Covid: Nightclubs 'thrown under the bus' by new rules
Nightclubs have been "thrown under the proverbial bus" by the prime minister's announcement of new Covid restrictions, according to a trade association.
Boris Johnson said on Wednesday that the NHS Covid Pass would be required to gain entry to clubs and larger venues.
But Nick Simmonite, from night time community group Unight Sheffield, said it came just as clubs were gearing up for the vital Christmas period.
Venues had already "invested heavily" in Covid measures, Mr Simmonite said.
The prime minister has described the changes as "proportionate and responsible" after the emergence of the Omicron variant.
Under the new rules, from Wednesday anyone visiting nightclubs, indoor unseated venues with more than 500 people, unseated outdoor venues with more than 4,000 people and any event with over 10,000 people will have to show they are vaccinated or provide a negative lateral flow test.
Mr Simmonite, the chairman of Unight Sheffield, said: "A significant number of clubs, bars and pubs have invested heavily in terms of staffing and cleanliness, air-scrubbing units.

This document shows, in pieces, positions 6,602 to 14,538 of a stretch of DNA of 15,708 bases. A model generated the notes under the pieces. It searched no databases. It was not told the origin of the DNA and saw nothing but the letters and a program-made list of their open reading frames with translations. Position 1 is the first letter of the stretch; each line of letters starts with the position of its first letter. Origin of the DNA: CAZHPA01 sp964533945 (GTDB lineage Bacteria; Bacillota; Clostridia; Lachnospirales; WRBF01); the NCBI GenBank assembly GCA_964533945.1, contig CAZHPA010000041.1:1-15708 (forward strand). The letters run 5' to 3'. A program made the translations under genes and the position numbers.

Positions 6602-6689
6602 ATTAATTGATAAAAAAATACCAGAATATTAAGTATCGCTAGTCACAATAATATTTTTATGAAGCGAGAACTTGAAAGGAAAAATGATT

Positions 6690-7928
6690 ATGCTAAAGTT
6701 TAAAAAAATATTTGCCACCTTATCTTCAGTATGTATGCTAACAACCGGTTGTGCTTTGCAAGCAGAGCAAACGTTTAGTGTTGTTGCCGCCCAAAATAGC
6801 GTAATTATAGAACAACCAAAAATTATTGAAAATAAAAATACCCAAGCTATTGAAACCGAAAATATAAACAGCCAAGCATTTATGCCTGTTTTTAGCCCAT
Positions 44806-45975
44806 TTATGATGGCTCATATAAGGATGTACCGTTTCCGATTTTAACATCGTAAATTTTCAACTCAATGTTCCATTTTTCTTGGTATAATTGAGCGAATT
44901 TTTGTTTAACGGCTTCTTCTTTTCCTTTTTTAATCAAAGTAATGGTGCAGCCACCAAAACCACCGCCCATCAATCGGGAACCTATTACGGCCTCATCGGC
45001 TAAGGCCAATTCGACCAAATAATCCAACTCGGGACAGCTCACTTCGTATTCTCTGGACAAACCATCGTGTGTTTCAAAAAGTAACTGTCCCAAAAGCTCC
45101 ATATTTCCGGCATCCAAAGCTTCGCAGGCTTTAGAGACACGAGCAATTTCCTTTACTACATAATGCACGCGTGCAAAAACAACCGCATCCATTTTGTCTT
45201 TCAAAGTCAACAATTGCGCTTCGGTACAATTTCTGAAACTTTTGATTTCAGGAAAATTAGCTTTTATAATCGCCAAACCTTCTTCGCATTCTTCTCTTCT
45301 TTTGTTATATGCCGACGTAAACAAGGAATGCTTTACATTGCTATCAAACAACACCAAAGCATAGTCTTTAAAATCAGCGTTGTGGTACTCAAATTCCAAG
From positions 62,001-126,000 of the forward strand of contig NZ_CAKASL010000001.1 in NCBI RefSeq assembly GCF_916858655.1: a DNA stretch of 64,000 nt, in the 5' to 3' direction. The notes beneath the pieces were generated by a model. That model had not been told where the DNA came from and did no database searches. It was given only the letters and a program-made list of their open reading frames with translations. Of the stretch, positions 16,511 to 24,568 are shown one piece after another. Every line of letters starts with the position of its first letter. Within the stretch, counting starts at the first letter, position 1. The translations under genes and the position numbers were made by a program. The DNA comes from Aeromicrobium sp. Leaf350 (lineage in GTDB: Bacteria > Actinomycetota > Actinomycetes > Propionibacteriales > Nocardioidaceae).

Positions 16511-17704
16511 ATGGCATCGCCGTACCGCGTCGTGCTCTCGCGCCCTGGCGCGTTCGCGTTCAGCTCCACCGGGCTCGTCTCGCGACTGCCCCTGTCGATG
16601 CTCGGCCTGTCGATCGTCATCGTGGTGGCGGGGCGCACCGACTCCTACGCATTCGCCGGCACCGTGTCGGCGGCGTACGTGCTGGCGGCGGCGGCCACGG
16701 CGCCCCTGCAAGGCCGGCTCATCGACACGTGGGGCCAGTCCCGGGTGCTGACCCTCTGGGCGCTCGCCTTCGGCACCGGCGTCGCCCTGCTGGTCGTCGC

"You name it, we've done it, and Boris throws us under the proverbial bus as a distraction technique. That's how I feel."
Meanwhile, Matt Clark, who runs nightclubs and bars in Lincolnshire, conceded the new regulations "could have been worse", but said he was still shocked at the announcement.
"We were still up at five o'clock in the morning looking for the guidance on this, which has now been released, thankfully," he said.
"It's really poor towards nightclubs and indeed late-night bars.
"We've had some large parties cancelled because they're uncertain about what it means. This adds another pressure to us and really another expense to us."
Covid passes, which are already in force for clubs and bars elsewhere in the UK, had caused a 30% drop in business in Scotland and a 26% drop in Wales, according to the Night Time Industries Association.
On Thursday, Health Secretary Sajid Javid said the new restrictions would buy time against the Omicron variant amid a "credible risk" of a crisis in the NHS.
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